The U.S. Presidential Permit process is a U.S. federal government process for determining whether a proposed cross-border infrastructure project is in the national interest of the United States and may proceed. The process often involves numerous U.S. federal agencies as well as a National Environmental Policy Act (NEPA) review. The process culminates in a National Interest Determination by the U.S. Department of State.
In 2016, the George W. Bush Institute’s Economic Growth program asked the North American Research Partnership to examine the Presidential Permit process and specifically its economic impact on the United States. The resulting study, In the National Interest: The U.S. Presidential Permit Process, Cross-border Trade and the U.S. Economy, attempts to answer that question and also examines a number of significant impacts to the U.S. economy of cross-border infrastructure, including land ports of entry, oil and gas pipelines and electrical transmission lines.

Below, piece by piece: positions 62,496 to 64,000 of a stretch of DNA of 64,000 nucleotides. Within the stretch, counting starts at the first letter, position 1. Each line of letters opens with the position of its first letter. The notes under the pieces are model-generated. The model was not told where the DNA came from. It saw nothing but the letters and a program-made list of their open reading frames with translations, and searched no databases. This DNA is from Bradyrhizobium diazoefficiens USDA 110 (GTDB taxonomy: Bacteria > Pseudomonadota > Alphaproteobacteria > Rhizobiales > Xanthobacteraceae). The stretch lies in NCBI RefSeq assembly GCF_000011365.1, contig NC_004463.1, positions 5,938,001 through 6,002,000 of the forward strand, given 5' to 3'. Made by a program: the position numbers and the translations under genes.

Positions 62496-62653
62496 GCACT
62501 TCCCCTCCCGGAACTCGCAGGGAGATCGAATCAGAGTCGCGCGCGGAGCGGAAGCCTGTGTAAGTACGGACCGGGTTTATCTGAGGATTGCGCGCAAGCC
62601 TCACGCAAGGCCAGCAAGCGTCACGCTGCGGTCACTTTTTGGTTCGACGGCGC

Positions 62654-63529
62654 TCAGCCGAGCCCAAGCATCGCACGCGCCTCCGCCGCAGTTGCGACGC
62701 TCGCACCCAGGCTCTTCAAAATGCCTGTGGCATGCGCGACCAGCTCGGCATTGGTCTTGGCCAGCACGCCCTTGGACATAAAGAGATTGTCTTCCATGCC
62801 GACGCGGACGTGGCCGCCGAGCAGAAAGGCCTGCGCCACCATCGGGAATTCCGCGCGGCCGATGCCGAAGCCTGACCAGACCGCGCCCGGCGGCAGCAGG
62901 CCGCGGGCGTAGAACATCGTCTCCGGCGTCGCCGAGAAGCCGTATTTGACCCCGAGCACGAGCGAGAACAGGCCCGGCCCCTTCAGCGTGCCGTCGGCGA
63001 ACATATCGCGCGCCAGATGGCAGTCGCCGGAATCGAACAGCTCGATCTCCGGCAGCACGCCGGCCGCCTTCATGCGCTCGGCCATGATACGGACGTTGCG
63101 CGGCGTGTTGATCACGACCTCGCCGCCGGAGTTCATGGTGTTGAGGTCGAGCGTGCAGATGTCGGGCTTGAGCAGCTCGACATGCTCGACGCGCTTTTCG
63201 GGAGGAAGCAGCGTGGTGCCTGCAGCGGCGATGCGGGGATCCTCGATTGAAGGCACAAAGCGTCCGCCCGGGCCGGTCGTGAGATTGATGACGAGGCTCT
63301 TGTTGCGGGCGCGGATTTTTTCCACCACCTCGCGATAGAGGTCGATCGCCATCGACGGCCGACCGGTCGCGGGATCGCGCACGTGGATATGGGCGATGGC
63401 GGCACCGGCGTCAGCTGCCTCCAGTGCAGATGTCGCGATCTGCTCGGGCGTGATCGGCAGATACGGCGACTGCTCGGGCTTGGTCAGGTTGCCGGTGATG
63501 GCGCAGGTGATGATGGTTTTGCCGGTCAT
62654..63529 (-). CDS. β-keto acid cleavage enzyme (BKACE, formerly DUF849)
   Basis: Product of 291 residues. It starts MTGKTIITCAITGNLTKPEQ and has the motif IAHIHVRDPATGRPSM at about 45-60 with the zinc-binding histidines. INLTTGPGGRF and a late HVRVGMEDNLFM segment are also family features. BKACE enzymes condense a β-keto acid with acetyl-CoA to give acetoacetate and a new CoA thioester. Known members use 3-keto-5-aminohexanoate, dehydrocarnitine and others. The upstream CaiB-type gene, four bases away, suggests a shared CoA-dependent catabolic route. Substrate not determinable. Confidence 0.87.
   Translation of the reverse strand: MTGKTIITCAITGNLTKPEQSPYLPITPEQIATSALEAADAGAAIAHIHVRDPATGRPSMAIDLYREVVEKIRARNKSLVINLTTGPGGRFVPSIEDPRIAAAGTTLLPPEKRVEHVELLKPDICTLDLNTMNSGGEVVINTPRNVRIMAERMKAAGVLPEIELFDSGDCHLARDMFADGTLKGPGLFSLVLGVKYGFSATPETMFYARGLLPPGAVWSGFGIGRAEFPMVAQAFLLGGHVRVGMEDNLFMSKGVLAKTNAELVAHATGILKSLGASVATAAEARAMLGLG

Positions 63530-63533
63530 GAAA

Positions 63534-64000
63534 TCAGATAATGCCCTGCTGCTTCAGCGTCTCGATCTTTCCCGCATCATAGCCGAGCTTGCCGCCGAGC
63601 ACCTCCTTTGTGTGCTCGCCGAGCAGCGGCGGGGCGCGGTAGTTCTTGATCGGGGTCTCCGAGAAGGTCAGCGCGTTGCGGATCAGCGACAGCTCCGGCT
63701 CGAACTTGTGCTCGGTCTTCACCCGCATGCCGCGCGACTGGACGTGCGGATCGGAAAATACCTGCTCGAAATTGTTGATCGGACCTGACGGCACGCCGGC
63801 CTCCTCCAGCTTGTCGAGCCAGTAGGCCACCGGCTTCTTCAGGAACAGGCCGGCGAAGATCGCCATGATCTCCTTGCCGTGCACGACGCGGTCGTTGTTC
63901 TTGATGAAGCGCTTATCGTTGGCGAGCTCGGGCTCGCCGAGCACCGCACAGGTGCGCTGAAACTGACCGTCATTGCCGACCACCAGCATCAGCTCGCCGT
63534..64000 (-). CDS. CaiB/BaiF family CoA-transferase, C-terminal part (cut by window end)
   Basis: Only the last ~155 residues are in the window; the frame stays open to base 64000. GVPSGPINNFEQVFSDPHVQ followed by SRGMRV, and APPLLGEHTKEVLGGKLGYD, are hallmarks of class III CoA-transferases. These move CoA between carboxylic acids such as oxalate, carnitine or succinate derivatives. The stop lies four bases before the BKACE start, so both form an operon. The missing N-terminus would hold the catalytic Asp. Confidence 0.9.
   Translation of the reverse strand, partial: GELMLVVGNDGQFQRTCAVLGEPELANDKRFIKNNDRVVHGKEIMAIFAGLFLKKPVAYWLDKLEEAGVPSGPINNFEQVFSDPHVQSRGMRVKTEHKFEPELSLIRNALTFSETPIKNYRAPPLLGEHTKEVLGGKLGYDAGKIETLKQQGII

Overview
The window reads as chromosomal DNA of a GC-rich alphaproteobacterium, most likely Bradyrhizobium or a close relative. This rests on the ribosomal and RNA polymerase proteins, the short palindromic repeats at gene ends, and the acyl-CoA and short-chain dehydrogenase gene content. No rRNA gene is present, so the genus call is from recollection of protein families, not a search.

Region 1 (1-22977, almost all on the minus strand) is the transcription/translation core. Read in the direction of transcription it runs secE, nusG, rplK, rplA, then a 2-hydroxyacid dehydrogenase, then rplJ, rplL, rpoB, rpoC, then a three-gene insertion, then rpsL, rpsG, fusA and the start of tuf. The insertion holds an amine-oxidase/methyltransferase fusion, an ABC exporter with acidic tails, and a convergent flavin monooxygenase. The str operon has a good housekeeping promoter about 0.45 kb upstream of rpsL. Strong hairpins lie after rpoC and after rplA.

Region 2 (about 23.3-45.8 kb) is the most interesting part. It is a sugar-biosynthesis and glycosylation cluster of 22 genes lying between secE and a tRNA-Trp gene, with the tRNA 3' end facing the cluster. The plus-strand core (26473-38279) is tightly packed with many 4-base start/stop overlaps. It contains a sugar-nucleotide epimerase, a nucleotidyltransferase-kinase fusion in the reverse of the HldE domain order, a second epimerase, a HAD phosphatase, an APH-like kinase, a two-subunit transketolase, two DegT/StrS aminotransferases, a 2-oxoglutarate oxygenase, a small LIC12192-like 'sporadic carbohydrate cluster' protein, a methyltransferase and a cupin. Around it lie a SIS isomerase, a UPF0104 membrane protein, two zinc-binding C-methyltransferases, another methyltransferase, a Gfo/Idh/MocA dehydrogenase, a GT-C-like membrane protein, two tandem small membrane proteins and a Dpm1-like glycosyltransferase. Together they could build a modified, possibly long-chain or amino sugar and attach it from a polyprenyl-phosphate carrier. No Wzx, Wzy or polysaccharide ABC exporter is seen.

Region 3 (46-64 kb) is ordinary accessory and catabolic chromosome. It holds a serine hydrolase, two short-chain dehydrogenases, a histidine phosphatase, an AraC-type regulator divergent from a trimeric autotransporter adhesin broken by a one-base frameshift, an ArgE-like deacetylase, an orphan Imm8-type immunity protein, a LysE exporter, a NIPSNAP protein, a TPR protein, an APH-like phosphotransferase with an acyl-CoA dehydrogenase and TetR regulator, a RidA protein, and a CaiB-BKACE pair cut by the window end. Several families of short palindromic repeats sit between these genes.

While this is a not an exhaustive study, our review finds that there is currently no standardized economic impact analysis performed as part of the Presidential permit process, making it difficult to ascertain a) if the proposed projects are as individual projects in the United States’ national economic interest and b) to what degree the entire Presidential permit process itself is effective as a policy in helping to develop economically beneficial cross-border infrastructure projects. In addition, we find a low-threshold economic impact to the United States of at least $993.7 billion annually.
Further research is required to fully articulate the economic impact of cross-border infrastructure as well as the Presidential permit process itself. Clearly, a more comprehensive understanding of the economic impact of cross-border infrastructure is needed in order for all stakeholders involved to understand whether a particular project is in the national interest.